- basic philosophical issues by thinkers of very different cultural and linguistic assumptions from our own
- the nature of the societies and political systems of antiquity
- familiarity with an appropriate and diverse range of primary materials: material culture, epigraphy, papyrology, literature, visual material, and history
- a broad and systematic knowledge developed within a coherent framework of complementary subjects, including archaeology and history.
You develop intellectual skills in:
- how to apply the skills needed for academic study and enquiry
- how to evaluate research and a variety of types of information and evidence critically
- how to synthesise information critically from a number of sources in order to gain a coherent understanding of theory and practice
- how to apply strategies for appropriate selection of relevant information from a wide source and large body of knowledge
- how to utilise problem-solving skills
- how to analyse, evaluate and interpret the evidence underpinning archaeological, historical, linguistic and literary evidence critically.
You gain subject-specific skills in:
- have an advanced understanding of another culture, whether focused on its archaeology, history, literature, thought, art and religion, or its history and political and social organisation, or its material culture, demonstrate a critical engagement with it, develop an informed sense of the similarities and differences between it and our own culture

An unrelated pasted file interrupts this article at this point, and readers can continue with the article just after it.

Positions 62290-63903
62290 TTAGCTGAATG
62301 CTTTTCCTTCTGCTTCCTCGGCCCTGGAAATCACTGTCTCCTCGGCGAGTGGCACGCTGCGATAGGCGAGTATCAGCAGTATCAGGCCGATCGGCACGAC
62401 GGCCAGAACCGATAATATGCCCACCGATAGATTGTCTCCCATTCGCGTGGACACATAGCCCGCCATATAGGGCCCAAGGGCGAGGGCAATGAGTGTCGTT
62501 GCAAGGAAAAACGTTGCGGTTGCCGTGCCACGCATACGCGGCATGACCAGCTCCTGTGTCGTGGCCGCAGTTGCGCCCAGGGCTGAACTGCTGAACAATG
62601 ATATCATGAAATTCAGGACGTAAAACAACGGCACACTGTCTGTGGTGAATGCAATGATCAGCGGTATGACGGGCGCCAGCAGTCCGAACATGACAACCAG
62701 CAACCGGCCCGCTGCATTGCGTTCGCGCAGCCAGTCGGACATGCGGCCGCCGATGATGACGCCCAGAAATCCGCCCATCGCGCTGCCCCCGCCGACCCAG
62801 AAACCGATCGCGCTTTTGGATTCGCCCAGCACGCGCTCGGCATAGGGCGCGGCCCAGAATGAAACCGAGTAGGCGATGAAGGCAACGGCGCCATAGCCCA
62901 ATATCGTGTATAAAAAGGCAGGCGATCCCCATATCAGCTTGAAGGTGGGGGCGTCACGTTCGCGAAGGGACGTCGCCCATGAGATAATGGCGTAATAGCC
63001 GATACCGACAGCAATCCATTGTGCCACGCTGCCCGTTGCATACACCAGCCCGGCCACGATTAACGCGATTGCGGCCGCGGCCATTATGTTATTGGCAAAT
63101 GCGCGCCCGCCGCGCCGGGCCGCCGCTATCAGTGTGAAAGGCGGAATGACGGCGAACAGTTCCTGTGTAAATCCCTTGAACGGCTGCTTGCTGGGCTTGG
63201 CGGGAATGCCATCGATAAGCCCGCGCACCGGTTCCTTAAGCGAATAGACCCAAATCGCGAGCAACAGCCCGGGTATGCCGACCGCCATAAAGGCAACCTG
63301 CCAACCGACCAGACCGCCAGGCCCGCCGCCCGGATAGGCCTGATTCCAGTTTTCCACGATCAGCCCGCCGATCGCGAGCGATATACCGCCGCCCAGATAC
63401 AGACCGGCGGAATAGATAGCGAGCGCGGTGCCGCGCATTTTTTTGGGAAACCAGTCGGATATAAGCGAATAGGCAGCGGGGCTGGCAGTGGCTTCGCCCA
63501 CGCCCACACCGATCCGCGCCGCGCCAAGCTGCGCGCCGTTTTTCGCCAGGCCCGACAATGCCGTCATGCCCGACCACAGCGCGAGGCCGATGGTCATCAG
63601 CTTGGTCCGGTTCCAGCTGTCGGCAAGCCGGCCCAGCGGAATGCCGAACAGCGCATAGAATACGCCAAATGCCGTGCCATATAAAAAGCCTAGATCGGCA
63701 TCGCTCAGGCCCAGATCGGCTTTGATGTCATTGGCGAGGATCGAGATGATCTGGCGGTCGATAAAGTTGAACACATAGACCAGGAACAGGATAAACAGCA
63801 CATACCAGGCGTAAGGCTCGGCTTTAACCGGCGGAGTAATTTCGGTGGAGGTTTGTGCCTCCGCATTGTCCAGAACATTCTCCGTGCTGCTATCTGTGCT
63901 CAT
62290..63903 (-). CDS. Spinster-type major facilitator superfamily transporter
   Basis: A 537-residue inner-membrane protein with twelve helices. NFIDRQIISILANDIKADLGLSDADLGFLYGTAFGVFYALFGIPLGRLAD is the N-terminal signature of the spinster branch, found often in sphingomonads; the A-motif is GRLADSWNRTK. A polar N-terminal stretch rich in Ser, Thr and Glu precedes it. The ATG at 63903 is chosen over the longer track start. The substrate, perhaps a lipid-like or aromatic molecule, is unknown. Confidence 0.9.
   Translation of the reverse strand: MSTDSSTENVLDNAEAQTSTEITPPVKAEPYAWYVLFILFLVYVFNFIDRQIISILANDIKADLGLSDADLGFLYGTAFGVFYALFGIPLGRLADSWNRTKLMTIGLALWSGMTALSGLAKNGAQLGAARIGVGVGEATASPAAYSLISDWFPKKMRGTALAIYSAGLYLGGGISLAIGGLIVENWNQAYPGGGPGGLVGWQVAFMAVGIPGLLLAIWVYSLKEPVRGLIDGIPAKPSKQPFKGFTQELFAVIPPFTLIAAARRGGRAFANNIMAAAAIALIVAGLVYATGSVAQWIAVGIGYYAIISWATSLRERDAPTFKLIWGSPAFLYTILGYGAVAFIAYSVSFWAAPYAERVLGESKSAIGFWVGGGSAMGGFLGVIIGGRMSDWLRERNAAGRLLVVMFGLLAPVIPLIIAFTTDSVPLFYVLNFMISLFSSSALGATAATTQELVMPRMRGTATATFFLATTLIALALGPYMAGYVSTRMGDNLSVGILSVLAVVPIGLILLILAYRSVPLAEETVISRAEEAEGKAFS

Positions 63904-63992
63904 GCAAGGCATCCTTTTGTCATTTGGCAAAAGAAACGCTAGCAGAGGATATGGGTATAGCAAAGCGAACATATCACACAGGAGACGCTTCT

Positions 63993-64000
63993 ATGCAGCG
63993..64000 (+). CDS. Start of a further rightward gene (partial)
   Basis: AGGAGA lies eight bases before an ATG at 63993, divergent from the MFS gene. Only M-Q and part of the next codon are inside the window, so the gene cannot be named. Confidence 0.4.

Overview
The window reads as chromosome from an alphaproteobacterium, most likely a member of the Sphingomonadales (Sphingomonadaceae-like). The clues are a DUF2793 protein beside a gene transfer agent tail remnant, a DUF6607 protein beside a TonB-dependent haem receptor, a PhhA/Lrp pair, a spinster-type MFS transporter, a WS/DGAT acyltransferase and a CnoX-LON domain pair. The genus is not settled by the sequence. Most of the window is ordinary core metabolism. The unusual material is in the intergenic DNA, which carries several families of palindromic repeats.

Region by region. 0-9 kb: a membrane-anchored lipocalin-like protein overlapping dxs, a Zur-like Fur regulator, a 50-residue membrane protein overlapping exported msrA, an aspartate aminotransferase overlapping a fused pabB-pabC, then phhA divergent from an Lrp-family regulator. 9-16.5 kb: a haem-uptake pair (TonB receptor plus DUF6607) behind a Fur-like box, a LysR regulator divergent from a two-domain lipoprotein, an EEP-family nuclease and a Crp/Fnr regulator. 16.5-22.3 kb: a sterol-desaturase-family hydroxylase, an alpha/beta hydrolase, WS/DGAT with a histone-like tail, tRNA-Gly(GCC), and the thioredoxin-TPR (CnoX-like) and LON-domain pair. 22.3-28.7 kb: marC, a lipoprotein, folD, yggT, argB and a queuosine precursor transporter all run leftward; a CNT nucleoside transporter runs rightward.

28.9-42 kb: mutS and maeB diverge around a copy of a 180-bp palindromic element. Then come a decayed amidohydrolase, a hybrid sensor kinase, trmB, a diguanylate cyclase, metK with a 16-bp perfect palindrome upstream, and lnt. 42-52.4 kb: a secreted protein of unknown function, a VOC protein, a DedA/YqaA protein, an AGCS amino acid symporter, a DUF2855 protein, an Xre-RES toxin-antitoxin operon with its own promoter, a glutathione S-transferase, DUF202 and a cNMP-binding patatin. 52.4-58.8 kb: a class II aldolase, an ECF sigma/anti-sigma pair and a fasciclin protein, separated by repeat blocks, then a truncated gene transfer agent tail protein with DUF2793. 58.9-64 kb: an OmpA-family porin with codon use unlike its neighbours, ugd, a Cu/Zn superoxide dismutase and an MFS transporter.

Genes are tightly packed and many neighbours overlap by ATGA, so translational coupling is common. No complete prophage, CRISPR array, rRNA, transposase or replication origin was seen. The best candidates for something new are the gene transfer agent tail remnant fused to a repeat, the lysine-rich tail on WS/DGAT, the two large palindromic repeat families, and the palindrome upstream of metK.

- have a broad knowledge, developed within a coherent framework, of complementary subjects, drawn from such fields as archaeology, history, art, literature, linguistics, language, and philosophy, or theme-based topics which cross the boundaries between them (eg religion, gender studies), and periods
- familiarity with, and be able to evaluate, an appropriate and diverse range of primary materials, eg archaeological and historical texts, art objects, and inscriptions.
- command a range of techniques and methodologies, such as bibliographical and library research skills, a range of skills in reading and textual analysis, the varieties of historical method, the visual skills characteristic of art criticism, use of statistics (eg in archaeology), philosophical argument and analysis.
You will gain the following transferable skills:
- the ability to communicate effectively with a wide range of individuals using a variety of means
- the ability to evaluate your own academic performance
- the ability to manage change effectively and respond to changing demands
- the ability to take responsibility for personal and professional learning and development (personal development planning)
- the ability to manage time, prioritise workloads and recognise and manage personal emotions and stress
- the ability to understand your career opportunities and challenges ahead and begin to plan your career path
- the ability to information management skills, eg IT skills.
Last updated August 31, 2015